Pat and I looked at each other so spontaneously and conspiratorially that Langdon knew he was onto something cool. We told him he had watched a black-backed woodpecker, a difficult bird to see, and one that many birders come to the Adirondacks expressly to get. (Getting a bird resembles getting a High Peak: “I got Allen yesterday,” “I got a golden eagle this morning.”) In no time the three of us were in league to confirm Langdon’s sighting and get ourselves a black-backed for block 5788B. Half an hour later the three of us took off in a canoe, heading north from the outpost, I was glad Langdon was driving, especially when he navigated through a giant slalom of marsh with thick stands of aquatic grassed, which looked hysterically chartreuse against the still, black water and the metallic-gray stumps of cedars drowned decades ago.

Spectacular spot, and no wonder I’d never been there before. I don’t bring a canoe when I backpack into Lake Colden, nor any other area for that matter. I think boats should be seen but not carried. The blackflies, meanwhile, were bodacious. I inhaled and wound up swallowing at least a half-dozen of them, lest I look indelicate to a forest ranger in a canoe in a marsh at the apogee of blackfly season. He didn’t spit either, and I could tell from the way his mouth moved and his face contorted that he, too, had a blackfly stuck at the very back of his upper soft palette. Pat finally spit, and Langdon and I exchanged an ear-to-ear smile.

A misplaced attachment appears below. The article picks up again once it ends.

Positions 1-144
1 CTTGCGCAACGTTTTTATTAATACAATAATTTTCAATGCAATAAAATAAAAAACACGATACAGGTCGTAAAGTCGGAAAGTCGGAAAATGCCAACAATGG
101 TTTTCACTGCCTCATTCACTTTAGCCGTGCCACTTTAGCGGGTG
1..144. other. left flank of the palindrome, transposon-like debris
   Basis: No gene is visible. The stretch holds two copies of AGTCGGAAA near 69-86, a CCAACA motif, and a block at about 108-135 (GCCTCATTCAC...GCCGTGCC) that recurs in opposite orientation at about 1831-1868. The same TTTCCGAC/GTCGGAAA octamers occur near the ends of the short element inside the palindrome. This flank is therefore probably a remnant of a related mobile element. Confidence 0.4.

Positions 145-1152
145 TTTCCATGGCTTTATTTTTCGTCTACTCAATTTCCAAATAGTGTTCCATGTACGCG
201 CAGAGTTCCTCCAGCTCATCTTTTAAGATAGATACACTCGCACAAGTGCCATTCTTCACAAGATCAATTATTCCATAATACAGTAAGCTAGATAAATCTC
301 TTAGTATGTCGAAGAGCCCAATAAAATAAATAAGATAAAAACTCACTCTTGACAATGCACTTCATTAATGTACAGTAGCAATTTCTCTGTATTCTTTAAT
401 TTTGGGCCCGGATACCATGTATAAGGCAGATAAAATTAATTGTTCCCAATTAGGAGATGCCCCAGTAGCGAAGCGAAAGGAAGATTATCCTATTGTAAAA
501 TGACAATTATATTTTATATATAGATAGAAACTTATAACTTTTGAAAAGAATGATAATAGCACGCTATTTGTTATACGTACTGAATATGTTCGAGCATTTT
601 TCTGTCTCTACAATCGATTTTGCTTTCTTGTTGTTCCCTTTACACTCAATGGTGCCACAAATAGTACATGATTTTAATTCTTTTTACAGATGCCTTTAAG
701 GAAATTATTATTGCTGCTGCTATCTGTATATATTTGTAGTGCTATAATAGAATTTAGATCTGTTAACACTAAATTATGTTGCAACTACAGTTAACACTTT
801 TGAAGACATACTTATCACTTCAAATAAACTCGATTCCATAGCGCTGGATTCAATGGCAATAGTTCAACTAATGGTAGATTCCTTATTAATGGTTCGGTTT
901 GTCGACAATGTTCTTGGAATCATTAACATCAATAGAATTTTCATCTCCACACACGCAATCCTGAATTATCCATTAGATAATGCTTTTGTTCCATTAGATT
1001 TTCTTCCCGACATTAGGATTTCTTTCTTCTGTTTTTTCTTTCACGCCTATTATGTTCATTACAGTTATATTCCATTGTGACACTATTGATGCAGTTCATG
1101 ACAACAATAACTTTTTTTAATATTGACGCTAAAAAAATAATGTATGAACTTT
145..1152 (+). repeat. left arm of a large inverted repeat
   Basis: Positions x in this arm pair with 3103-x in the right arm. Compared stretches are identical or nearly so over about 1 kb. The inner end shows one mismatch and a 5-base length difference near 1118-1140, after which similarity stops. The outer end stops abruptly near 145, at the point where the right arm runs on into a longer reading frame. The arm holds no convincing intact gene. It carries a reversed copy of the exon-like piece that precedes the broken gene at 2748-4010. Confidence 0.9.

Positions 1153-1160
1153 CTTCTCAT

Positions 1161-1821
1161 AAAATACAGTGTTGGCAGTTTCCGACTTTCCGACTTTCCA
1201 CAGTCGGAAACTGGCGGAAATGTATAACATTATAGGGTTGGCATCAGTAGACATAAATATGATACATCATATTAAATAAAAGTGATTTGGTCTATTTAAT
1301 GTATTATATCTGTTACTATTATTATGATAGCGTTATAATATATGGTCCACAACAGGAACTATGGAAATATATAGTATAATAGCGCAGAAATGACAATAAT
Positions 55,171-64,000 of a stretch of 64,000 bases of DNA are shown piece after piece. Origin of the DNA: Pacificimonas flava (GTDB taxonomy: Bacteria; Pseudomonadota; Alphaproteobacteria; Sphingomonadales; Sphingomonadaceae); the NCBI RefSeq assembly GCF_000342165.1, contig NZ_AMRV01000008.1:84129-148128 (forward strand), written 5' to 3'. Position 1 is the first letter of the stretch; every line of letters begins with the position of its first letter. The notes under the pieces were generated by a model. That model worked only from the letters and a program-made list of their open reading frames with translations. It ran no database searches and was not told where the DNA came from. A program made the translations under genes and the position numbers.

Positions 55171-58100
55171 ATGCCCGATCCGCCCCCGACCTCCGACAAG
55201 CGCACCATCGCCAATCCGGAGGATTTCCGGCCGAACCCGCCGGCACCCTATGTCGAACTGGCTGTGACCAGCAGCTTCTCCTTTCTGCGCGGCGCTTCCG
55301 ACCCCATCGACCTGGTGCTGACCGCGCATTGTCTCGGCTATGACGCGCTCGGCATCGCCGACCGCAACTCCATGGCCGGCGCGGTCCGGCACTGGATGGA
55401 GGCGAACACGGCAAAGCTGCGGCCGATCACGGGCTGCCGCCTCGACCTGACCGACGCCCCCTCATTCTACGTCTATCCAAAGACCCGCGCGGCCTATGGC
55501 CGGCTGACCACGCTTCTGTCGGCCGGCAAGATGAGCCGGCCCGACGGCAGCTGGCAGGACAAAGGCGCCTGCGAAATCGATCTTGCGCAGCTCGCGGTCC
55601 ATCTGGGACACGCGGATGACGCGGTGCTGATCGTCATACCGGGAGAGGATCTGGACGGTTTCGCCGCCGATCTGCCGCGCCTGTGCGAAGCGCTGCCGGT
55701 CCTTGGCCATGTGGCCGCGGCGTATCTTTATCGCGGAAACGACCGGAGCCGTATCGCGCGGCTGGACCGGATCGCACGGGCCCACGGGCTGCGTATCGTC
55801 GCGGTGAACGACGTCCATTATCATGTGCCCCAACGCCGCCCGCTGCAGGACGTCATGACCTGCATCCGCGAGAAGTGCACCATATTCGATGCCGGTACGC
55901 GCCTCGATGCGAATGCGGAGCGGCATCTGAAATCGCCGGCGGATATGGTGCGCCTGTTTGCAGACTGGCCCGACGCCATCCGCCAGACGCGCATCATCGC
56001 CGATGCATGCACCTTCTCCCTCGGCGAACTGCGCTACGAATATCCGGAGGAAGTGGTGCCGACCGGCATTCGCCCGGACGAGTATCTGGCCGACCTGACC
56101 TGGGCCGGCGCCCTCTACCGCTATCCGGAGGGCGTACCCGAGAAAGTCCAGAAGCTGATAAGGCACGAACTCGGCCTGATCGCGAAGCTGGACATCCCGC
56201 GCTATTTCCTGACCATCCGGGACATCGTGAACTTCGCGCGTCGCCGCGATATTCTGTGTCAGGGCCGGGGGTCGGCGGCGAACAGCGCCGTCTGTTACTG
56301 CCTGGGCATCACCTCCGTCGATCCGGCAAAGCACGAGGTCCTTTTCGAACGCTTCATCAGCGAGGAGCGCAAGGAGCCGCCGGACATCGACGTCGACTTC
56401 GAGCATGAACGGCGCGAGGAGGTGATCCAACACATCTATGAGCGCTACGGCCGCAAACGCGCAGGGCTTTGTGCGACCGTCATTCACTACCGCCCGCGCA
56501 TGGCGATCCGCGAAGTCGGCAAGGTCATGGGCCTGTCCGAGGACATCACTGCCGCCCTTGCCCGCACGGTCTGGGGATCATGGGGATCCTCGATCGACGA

Then I noticed my wife’s chest, which looked as if it had just been hit by a couple loads of double-ought buckshot. She had a dozen or so dime-sized blood stains all over her shirt. The blackflies had obviously crawled through the spaces between the buttonholes and went to town. Langdon did an amazing job of not staring. Still no black-backed woodpecker, though. Our ranger, suddenly, as though determined to look elsewhere, looked over at Pat’s head and shouted, with enough enthusiasm to rock the boat, “There it is!”

We might have gotten feasted upon by flies, but we got the black-backed woodpecker in that atlas block, and months later Langdon told us he had found the nest and seen adults feeding young.

When we ran into him at Flowed Lands—where we had camped at one of the lean-tos near the head of Calamity Brook—Langdon looked like a disgruntled state employee. He smiled wanly, told us about the black-backed and asked if the local bear had given us any trouble. He noted that he and another ranger had shot the bear in the butt with a plastic bullet the previous week, and that the deterrent effect of the exercise was zero. We told him the camper at the next lean-to had lost his food last night, and that the bear had eaten most of his toothpaste, two containers of scrambled eggs and six packs of gum but left untouched two filleted brook trout in a plastic bag. Go figure. Looking exhausted, Langdon shook his head and wished us a good time in the lean-to. When he turned to hike back to the interior outpost, we noticed he was wearing a holster with a large can of pepper spray.